Run, Duke, Run!
Thursday, August 31, 2006

"How far did you go?" "How long did it take?" For a human the answers are often as close as the nearest bicycle cyclometer or GPS. For a dog... well, for a dog the answer has always been something like, "She runs at least twice as far as I ride." Or maybe, "I don't know, I only saw my dog a few times during the hike." Realistically, we don't have any idea how far our dog has run, or sometimes even where he has been. I always swore our Brittanys Maggie and Angie ran at least 50% more than I rode on long rides. But who really knows? And that is the raison d'ĂȘtre in our latest quest for knowledge. Using modern GPS technology we decided to determine just how much farther a dog runs while accompanying bike riders on a long (~20 mile) trail ride.

All summer long we exercise outdoors with our trusty dogs at our side. Up mountains, down valleys, over hill and dale.

Over rocks and through streams...

... and lots and lots of mud. (This is our friend Cindy's Cocker Spaniel "Chloe" - she's a real dirty girl.)

During these summer rides our dogs enjoy the chance to stretch their legs, smell the wilderness and perhaps get a bit tired. On the uphill climbs our faithful companions often stray far afield, knowing they can always find the slowpoke human. On the downhills they quickly learn to stay fairly close lest they be left behind. Nevertheless it seems likely that they run a lot more than we ride. And our mission was to determine exactly how much more...

The participants for this experiment were:

  me     Jimmy Latter    Duke    my mom's Brittany Margo.

Duke is around 3-1/2 years old (we don't know his true age but that is the vets best estimate) and very healthy. He has been riding trails all summer, with just one 15 day activity-break in July to rest a strained right front shoulder. His recovery has been splendid with no apparent lingering damage. Margo is of similar age, perhaps a tad younger. She is also a rescue dog from Texas. Duke is quite stocky and atypical of the breed while Margo is slender and springy with supermodel-like long legs. Jimmy and I are both over 40 - neither of us has supermodel legs no matter how much we try to convince the ladies otherwise.

The ground rules were simple. We would ride Reno-Flag-Bear-Deadman, a twenty mile loop from the Deadman trailhead. The Garmin Forerunner 301 GPS would be started when everyone was ready to depart the trailhead. We would ride a normal pace, both uphill and downhill. We would call the dogs if necessary, i.e. when we were ready to get going again after a break, but otherwise let them run. All this is S.O.P. on our rides and quite familiar to Duke. He ran the trail earlier this summer but it was Margos first time here. Upon return to the trailhead parking lot we would stop the GPS and record the results.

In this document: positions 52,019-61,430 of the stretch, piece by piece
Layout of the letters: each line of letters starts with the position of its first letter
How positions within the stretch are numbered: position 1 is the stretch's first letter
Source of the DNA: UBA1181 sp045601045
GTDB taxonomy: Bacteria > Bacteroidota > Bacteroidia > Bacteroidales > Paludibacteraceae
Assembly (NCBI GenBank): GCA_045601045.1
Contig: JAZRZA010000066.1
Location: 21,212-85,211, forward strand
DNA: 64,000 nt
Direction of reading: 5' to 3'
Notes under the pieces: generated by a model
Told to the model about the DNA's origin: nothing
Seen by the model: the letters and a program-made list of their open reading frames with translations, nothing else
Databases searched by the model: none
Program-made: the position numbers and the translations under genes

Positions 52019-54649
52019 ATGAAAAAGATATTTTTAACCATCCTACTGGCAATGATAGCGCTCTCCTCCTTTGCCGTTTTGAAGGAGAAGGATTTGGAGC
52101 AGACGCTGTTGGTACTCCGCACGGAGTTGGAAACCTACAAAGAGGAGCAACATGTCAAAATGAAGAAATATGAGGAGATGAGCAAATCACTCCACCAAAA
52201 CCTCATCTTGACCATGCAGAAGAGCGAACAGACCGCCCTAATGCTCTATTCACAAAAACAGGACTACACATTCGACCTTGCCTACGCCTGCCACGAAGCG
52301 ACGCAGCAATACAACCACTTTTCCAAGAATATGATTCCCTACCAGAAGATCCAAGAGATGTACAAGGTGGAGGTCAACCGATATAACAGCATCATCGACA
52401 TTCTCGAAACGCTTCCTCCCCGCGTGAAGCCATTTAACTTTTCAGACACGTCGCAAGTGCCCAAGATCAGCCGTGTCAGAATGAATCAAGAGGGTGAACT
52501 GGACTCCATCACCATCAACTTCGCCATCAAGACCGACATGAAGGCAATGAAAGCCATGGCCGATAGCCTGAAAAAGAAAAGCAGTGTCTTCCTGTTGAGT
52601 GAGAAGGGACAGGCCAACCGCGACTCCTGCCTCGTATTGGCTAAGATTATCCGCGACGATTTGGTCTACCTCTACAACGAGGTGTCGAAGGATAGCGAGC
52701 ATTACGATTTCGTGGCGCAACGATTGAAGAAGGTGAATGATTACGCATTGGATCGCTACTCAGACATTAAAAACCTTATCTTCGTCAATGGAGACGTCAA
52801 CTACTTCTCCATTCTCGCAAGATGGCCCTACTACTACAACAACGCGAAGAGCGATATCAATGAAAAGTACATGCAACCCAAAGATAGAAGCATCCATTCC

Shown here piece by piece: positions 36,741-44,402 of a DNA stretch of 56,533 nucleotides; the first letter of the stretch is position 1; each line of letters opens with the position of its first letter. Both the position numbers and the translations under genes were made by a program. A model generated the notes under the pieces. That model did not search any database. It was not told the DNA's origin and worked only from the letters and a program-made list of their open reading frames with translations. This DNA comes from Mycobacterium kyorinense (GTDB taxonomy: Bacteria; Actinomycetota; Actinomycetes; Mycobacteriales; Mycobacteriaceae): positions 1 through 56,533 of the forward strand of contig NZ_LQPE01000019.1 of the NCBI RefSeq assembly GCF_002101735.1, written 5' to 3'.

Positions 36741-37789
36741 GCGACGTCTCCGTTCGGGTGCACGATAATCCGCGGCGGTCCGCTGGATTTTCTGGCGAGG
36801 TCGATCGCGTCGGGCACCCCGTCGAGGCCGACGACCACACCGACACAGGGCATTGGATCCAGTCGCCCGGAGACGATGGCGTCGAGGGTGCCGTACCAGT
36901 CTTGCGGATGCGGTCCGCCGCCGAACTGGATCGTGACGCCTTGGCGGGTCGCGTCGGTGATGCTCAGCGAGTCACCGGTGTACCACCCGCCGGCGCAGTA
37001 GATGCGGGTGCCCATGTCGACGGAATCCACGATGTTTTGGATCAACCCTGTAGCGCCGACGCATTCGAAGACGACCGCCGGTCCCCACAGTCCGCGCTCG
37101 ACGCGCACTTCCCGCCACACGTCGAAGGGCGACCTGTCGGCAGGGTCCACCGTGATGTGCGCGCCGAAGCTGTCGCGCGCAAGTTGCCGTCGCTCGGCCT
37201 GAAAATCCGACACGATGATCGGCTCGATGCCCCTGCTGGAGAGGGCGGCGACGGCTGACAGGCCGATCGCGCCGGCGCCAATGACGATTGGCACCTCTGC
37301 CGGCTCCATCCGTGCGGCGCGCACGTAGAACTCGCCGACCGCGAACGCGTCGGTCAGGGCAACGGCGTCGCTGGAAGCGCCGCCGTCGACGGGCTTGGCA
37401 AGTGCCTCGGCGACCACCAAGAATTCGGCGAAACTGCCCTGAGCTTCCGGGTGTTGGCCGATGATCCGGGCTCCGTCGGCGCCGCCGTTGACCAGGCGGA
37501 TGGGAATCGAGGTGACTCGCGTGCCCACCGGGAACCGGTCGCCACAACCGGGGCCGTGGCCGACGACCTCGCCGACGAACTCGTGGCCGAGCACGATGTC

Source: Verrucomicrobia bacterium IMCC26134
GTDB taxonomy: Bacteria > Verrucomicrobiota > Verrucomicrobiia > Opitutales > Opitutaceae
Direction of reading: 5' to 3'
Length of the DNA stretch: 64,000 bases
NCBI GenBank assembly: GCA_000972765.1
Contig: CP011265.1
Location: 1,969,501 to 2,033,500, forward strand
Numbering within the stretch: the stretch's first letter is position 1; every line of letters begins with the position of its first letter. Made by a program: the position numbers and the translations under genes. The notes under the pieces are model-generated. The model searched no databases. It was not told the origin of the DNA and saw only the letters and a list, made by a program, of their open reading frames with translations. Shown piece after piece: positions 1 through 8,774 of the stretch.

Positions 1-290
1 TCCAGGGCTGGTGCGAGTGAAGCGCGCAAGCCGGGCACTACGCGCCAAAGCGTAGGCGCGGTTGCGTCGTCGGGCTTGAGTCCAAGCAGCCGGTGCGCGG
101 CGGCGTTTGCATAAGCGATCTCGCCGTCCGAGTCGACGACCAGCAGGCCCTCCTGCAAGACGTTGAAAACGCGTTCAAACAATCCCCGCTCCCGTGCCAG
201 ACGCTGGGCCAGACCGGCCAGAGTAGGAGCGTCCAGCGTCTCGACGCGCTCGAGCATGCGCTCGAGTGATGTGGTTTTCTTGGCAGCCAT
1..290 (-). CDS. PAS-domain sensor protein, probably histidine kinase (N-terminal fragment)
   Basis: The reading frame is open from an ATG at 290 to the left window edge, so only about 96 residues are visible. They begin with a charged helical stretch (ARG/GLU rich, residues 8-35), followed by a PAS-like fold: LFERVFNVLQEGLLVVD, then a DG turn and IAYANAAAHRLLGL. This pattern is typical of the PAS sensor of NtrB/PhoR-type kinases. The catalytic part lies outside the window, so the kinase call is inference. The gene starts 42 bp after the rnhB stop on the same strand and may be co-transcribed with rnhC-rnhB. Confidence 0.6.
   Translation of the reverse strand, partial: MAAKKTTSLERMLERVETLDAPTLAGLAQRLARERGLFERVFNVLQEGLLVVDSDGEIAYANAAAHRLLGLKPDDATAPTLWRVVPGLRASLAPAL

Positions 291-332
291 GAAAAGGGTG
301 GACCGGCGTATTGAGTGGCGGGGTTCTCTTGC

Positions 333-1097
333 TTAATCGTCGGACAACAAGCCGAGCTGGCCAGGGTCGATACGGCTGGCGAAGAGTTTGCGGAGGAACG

Preparation was key, and attaching the GPS to Duke became a small challenge. Affixing the GPS to his collar failed miserably as the GPS kept rotating underneath his head no matter how much we tightened the collar. Finally we hit upon the idea of using a harness  with the GPS attached to an upper strap. This was definitely our best option, requiring just a bit of waterproofing tape to ensure Duke would not drown the GPS in a beaver pond or stream.






We drove to the Deadman trailhead mid-morning and unloaded gear, bikes, and dogs in that order. The weather was beautiful and the forecast called for continued partly cloudy skies all afternoon. With everyone chomping at the bit, we started the GPS timer and set off on our adventure.

Both Duke and Margo bounded all over as we rode up Cement Creek road. They were in and out of the creek, mud puddles, and willows lining the water. About two miles later we turned right onto the single-track shortcut to Italian Mountain road. The climb is just under four miles long, and at the two mile point we ran into a friend and good neighbor, David Baxter.

Dave had ridden with his young Labradors Mela and Koda from Cement Creek Ranch all the way up the difficult first half of the Reno Divide climb. As you can see, Dave is turning his hardtail bike around for the ride back downhill, probably because his dogs were getting tired. As a long-time pilot familiar with modern technology, Dave applauded our innovative use of the freely available GPS signals emanating from satellites in the sky. Dave guessed that Duke would run 25% more than we rode. We made a note of his guess, said our goodbyes and continued on the journey.

We soon reached the Reno Divide saddle, our riding time very much in line with our normal pace. We stopped for a few minutes, wringing out sweatbands and donning helmets for the exhilarating ride down Flag Creek. During this time the dogs ran all over, smelling the scent of bikers, motorcyclists, ATVers, 4-wheelers, and animals of every kind who frequent the Reno Divide saddle. You can see Duke's track at the top middle of this image. Also note the suspiciously straight line leading from the left side to the middle mess - we'll discuss that anomoly later.

On the Flag Creek descent we stopped once to ensure the dogs were still with us (they were just a few seconds back) and then continued on. Eventually we climbed up along Bear Creek - our slow pace gave the dogs a chance to run all over creation once again. The image below shows a bike rider's track going from bottom right up and to the left, then turning 180 degrees at the top of the climb onto a Forest Service road which meanders along the contour for a mile before topping out in a nice meadow. Compare the GPS track for a human rider shown here...

... with Duke's track shown below. Duke and Margo "lost" us for a bit here, I had to backtrack from our lunch spot and round them up later. Looks like Duke backtracked downhill to the right quite a ways looking for us before returning to the FS road.